LION COPOLYMER LLC v. SGS

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LION COPOLYMER, LLC, Plaintiff–Respondent–Appellant, v. KOLMAR AMERICAS, INC., Defendant–Appellant–Respondent, SGS Nederland, B.V., et al., Defendants.

Decided: February 21, 2017

FRIEDMAN, J.P., RENWICK, SAXE, GISCHE, JJ. Crowell & Moring LLP, New York (Jack Thomas of counsel), for appellant-respondent. Duane Morris LLP, New York (James W. Carbin of counsel), for respondent-appellant.

Order, Supreme Court, New York County (Jeffrey K. Oing, J.), entered April 21, 2016, which, to the extent appealed from, found that the Transaction Confirmation and terms and conditions provided by defendant Kolmar Americas, Inc. (Kolmar) formed the parties' contract, and denied Kolmar's motion for summary judgment dismissing plaintiff's breach of contract claim, unanimously modified, on the law, to grant Kolmar's motion for summary judgment, and otherwise affirmed, without costs.

In July 2011, representatives from plaintiff Lion Copolymer, LLC (Lion) and Kolmar agreed, during a telephone call, that Kolmar would provide Lion with a certain amount of the industrial chemical butadiene that met certain specifications. Kolmar subsequently sent an email confirming the major details of the agreed-upon deal, and several days later, Kolmar sent a formal Transaction Confirmation and its terms and conditions, which included a provision that if Lion did not object within 48 hours, these documents would make up the parties' agreement. These documents also contained a forum selection/choice of law provision, a waiver of warranty provision, and a notice of claim provision.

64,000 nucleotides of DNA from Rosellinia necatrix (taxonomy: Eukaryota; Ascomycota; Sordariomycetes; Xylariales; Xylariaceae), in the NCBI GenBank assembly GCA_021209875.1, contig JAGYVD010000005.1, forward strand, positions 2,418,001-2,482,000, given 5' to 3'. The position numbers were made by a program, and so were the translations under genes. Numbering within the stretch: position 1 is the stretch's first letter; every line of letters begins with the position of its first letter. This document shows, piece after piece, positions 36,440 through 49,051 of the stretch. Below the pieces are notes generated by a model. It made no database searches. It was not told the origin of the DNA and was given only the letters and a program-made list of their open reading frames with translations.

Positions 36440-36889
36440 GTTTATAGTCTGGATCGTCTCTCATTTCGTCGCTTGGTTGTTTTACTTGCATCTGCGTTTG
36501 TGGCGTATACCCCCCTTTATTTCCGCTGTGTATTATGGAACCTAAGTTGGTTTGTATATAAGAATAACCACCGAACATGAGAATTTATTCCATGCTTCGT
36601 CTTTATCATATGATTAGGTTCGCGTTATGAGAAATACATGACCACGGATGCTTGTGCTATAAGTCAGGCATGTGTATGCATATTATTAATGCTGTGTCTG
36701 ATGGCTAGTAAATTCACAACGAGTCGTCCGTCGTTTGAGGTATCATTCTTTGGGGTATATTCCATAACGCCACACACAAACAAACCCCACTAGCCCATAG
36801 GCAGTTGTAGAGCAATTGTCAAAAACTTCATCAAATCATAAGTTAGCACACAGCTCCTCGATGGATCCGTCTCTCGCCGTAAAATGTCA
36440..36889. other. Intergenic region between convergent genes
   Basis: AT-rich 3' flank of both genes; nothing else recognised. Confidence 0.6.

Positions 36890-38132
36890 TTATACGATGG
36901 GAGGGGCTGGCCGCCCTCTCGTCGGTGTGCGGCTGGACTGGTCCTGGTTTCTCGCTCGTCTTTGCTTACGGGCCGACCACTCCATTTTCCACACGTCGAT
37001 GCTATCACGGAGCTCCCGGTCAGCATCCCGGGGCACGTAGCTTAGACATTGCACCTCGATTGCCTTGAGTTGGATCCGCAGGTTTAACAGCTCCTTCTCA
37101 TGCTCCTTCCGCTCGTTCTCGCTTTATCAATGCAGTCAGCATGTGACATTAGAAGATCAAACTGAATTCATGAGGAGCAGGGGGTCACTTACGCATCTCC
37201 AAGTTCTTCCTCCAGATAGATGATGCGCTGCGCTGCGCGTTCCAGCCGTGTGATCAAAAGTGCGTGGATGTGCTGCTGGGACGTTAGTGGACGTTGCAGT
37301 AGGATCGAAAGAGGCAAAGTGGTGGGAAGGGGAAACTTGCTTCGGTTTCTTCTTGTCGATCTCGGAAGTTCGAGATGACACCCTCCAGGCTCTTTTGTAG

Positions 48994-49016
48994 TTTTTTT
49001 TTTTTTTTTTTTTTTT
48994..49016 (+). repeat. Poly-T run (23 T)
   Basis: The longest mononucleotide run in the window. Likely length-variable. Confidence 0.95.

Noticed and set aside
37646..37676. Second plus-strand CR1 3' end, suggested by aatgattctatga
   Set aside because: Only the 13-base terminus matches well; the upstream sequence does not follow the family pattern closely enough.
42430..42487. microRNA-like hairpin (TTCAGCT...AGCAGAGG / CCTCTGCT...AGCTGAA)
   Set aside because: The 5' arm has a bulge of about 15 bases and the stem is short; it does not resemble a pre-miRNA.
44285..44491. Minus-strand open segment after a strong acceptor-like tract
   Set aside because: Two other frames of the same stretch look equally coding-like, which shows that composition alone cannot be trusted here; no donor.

We agree with the motion court that the Transaction Confirmation and Kolmar's terms and conditions, to which Lion did not object, constituted the parties' agreement. The forum selection, waiver of warranty and notice of claim provisions did not constitute a material alteration such as would require Lion's consent for enforcement.

Kolmar established Lion's failure to comply with the notice of claim provision. Lion's assertion that it complied with the two year requirement does not negate its obligation to provide an initial notice of claim within 90 days of discharge. In the absence of a timely notice of claim, Lion is barred from bringing its breach of contract claim, regardless of the questions raised regarding whether the butadiene was nonconforming when it was loaded onto a ship in the Netherlands and whether the butadiene testing in the Netherlands contained manifest errors.